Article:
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Friday, November 16, 2007


Financial Times on Telecoms Separation

I've written that a Network Neutrality law needs a Network Management Exception, and I've laid out how this exception is likely to become a giant vacuum-cleaner-fish loophole. The way out is the separation of infrastructure from service, so infrastructure operators can have no financial interests in the services they carry, hence no motive to discriminate in anti-competitive ways.

Now today's Financial Times has an editorial on the EC telecom regulator, Viviane Reding's proposal to beef up national telecom regulatory authority within European countries and create a Europe-wide so-called super-regulator. The editorial endorses functional telecom separation, saying,

. . . the commissioner has proposed allowing national watchdogs to force large operators to split the parts of their businesses that manage network infrastructure from those that provide services to consumers.

This “functional separation” makes sense. In the UK, BT’s decision to create a separate infrastructure subsidiary has, arguably, improved access for rival providers. Greater competition and broadband use followed.

But the FT is skeptical of the super-regulator concept -- as was I when I read about it! -- saying,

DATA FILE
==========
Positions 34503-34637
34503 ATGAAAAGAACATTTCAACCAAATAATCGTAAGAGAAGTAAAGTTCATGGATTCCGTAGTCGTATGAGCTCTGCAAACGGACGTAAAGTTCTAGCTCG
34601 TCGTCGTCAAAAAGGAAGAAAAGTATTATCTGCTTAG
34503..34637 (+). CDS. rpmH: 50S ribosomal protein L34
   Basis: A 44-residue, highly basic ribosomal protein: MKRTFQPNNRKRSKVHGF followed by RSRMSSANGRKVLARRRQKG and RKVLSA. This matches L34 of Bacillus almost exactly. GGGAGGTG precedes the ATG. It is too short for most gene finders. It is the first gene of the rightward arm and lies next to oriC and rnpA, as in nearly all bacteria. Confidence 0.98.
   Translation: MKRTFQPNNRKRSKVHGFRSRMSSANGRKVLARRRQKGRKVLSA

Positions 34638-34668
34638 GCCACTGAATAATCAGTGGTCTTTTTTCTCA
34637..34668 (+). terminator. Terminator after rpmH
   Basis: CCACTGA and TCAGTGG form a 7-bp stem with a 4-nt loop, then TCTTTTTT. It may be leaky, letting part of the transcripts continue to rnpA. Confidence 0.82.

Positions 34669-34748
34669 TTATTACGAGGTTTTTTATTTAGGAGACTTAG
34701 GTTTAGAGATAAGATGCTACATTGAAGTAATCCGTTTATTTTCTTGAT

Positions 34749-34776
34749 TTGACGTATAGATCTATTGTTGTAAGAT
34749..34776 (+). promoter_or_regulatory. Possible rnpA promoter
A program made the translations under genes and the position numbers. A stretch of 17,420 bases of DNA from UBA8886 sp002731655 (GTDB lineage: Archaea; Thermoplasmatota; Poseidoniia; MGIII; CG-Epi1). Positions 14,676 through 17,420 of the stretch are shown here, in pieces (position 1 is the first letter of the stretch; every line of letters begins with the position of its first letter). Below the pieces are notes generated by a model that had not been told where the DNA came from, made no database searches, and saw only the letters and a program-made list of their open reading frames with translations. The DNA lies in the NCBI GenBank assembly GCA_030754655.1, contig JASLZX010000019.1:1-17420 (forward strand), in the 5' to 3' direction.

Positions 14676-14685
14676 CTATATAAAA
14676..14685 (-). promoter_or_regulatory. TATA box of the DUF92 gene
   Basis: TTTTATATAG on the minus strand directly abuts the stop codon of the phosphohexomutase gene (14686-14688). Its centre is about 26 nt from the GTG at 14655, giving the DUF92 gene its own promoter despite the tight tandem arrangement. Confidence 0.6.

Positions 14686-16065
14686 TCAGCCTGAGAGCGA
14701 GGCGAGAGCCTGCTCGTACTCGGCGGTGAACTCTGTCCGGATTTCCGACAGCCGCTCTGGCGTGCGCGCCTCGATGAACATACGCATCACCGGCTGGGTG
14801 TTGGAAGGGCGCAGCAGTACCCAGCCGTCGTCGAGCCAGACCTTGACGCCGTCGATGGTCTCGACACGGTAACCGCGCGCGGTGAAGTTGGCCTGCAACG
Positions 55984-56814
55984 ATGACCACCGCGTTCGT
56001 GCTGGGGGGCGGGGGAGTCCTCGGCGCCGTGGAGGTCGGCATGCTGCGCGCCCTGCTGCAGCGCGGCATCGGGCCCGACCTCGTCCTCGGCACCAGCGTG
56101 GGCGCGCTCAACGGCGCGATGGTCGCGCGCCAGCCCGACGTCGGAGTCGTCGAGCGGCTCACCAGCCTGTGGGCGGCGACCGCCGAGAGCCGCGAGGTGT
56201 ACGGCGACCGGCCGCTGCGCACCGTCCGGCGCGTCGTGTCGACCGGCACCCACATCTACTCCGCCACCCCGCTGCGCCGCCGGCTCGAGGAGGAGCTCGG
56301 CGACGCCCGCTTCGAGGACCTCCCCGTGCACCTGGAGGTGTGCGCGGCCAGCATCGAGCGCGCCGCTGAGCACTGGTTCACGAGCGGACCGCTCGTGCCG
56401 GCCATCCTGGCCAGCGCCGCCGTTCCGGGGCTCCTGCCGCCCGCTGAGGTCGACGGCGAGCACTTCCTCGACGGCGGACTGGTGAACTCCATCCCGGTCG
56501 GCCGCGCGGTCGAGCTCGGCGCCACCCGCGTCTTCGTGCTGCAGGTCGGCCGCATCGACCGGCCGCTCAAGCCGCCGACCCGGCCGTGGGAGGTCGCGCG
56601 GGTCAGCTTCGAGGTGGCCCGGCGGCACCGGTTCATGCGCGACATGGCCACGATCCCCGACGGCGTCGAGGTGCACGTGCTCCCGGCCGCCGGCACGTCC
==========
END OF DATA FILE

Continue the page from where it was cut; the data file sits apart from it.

The proposals for an EU super-regulator, and for the European Commission to be able to veto decisions by national watchdogs it does not like, are more worrying. There, Ms Reding has gone too far. Her premise is that regulatory consistency is needed and some watchdogs are too close to big telecoms providers to be trusted. But it is hard to see how the proposals will not create extra bureaucracy. They smack, too, of a “one-size-fits-all” strategy.

The FT proposes a "Lamfalussy committee" alternative. (Never heard of it.) The FT says that such a body would, " . . . enable the regulators to offer legislative advice and co-ordinate action among member states . . . "

I'm curious how a super-regulator or a Lamfalussy committee avoids regulatory capture. Anyhow, I'm off to Google Lamfalussy . . .

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I Am My Own Grandpaw

Each element of the song, I Am My Own Grandpaw, makes perfect sense. The young fellow marries a widow, the fellow's father falls in love with the widow's daughter, and so on. The conclusion, of course, is preposterous.

So it is with the State Secrets Law. It is illegal to divulge state secrets. It is necessary to marshall the evidence at a trial. But if the evidence is a state secret, voila! The trial becomes virtually illegal. Using a state secret to commit a crime is a get-out-of-jail-free card. How long before there's a black market in secrets for criminals? Did I say preposterous?